Newsletter #35 - April 2018

Historical Society of the D.C. Circuit - www.dcchs.org

Don't Miss the Video of the TInker Program Now Available for Viewing

Tinker v. Des Moines Independent Community School District, a case focusing on the free speech rights of high school students, was the subject of a program witnessed by over 240 area students who came to the Courthouse on December 14, 2017, to watch the re-enactment of  the landmark U.S. Supreme Court case. Watch Judges Srinivasan, Tatel, and Ketanji Brown Jackson (L to R) as they play the roles of the justices and Judge Tatel's law clerks as they argue before the Court. A program highlight: watch named plaintiff Mary Beth Tinker being interviewed about her personal experiences in the events leading up to the landmark decision, and answering a variety of questions posed by the students.

“A Disturbing Truth”

Read Jim Johnston’s article, published in the December issue of the Howard Law Journal, beginning on page 35, to learn the surrounding history of the refusal of the Bar Association of the District of Columbia to admit black attorneys to its law library in the E. Barrett Prettyman U.S. Courthouse – this even after the 1954 Brown v. Board decision rejecting racial segregation.

Historical Articles from the Bar Association Archives

The Society is periodically displaying on its website articles rich in history about judges, attorneys, and court cases that appeared in the monthly journal of the Bar Association of the District of Columbia over a 41-year period.* Take a look at articles already posted:  John SurrattChief Judge E. Barrett Prettyman,  Chief Judge Bolitha Laws, and Judge Alexander Holtzoff, and watch for additional articles each month.  This Project was developed by Jim Johnston, former Chair of the Society's Comunications Committee.

Published with permission of the Bar Association of the District of Columbia.  

Recent Society Activities

The Society’s 13th Annual Mock Court Program


Before heading off to argue cases involving First and Fourth amendment issues before 10 federal judges, over 125 high school students crowded into the Ceremonial Courtroom to be welcomed warmly by Chief Judge Merrick Garland. After presenting their well-prepared arguments, the students were praised for their work by Chief Judge Beryl Howell and each of the participating judges, and then headed to the Atrium for a pizza lunch.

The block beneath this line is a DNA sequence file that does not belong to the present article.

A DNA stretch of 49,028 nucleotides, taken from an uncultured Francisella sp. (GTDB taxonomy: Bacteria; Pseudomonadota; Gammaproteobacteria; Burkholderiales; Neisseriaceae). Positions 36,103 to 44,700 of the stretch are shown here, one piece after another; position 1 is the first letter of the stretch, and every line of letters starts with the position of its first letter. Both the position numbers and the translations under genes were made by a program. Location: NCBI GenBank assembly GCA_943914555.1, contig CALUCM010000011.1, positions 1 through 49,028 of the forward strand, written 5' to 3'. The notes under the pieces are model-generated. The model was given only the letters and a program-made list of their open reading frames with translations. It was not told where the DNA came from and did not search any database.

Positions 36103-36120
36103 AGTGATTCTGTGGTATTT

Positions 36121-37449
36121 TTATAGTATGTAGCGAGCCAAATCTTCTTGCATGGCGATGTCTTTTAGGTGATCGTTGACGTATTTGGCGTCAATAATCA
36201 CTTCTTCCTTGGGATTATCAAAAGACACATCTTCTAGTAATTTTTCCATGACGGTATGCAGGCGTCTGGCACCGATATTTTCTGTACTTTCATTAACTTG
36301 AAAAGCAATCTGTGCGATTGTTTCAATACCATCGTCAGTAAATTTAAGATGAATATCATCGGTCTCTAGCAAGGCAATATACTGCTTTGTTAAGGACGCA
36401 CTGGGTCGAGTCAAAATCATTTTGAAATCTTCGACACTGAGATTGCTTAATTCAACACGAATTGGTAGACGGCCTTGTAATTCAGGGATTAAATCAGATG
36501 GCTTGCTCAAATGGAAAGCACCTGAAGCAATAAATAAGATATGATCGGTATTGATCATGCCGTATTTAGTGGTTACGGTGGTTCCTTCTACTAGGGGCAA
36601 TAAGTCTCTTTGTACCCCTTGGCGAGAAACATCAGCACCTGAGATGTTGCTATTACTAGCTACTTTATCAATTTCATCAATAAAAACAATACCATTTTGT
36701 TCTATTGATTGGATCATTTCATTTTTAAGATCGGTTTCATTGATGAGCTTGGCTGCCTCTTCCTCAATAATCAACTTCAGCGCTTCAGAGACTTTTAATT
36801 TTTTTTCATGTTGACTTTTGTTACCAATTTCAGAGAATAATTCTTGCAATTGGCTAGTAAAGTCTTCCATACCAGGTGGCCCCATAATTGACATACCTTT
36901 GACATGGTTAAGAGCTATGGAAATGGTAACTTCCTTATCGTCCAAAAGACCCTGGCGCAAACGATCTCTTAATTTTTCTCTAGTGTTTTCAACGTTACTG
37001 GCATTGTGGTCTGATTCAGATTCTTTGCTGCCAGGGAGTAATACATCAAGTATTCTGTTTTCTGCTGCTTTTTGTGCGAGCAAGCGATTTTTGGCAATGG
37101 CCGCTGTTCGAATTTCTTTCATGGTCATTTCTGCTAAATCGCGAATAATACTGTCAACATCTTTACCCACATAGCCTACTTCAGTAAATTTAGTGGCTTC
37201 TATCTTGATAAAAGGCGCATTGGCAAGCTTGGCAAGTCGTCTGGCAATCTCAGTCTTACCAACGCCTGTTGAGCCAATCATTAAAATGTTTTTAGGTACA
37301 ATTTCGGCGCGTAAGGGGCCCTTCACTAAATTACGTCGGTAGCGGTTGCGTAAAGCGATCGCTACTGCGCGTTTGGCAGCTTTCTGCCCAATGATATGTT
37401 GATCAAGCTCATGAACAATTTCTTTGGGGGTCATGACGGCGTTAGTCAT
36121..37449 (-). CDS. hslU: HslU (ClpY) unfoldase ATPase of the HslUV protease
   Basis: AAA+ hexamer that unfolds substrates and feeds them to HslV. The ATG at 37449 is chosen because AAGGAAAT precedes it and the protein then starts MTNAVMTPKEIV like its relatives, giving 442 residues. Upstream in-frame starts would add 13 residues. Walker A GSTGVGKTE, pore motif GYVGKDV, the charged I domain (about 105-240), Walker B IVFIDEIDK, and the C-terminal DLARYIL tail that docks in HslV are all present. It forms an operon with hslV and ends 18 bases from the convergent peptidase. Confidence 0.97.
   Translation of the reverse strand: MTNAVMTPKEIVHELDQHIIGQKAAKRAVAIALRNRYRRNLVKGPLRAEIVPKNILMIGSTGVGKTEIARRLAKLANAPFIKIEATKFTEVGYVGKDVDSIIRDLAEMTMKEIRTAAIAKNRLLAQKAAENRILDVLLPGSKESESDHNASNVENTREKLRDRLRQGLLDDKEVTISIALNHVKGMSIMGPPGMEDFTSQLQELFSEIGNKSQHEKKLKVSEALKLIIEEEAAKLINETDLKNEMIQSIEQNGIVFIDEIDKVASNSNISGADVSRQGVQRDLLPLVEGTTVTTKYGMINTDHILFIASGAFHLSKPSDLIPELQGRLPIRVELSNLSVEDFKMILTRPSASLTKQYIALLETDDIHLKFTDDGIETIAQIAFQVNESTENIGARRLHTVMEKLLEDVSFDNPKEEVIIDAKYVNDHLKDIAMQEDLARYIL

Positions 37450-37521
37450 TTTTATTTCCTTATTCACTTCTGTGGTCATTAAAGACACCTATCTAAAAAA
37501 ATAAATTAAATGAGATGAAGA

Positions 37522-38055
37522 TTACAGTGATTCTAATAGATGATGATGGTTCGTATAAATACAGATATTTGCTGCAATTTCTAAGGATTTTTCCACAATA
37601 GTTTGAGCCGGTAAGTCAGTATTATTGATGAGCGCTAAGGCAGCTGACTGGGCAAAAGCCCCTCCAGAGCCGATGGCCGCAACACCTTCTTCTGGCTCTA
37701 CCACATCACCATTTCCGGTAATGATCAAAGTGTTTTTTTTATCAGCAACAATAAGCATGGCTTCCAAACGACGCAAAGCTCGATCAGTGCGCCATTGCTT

Read more about the Mock Court Program, directed by Jim Rocap, the volunteer lawyer mentors, and the Outstanding Advocate Awards, and look at some photos memorializing the event.

“From Goldwater to Zivotofsky – The Political Question Doctrine in the D.C. Circuit.”


In the Society's March 7, 2018, program, Law Professor Stephen Vladeck of the University of Texas began by describing Goldwater v. Carter which set the scene for a re-enactment of the 1979 en banc argument before Judges Harry T. Edwards and Stephen F. Williams. Catherine Carroll of WilmerHale argued on behalf of appellant President Carter, and Professor Harold Hongju Koh of Yale Law School argued on behalf of appellees Senator Barry Goldwater et al. After the re-enactment, Paul M. Smith of the Campaign Legal Center moderated a group discussion with Professors Vladeck and Koh, Catherine Carroll, and Beth Brinkmann of Covington & Burling. The panel analyzed the current status of the doctrine and its conceptual underpinnings, looking specifically at cases involving impeachment, the war on terror, and political gerrymandering to assess the proper role of the federal judiciary in our constitutional scheme.

A video of the entire program will be available soon on the Society's website.

Historical Society of the District of Columbia Circuit

E. Barrett Prettyman United States Courthouse
333 Constitution Avenue, NW., Room 4714
Washington, DC 20001-2866

202-216-7346

www.dcchs.org

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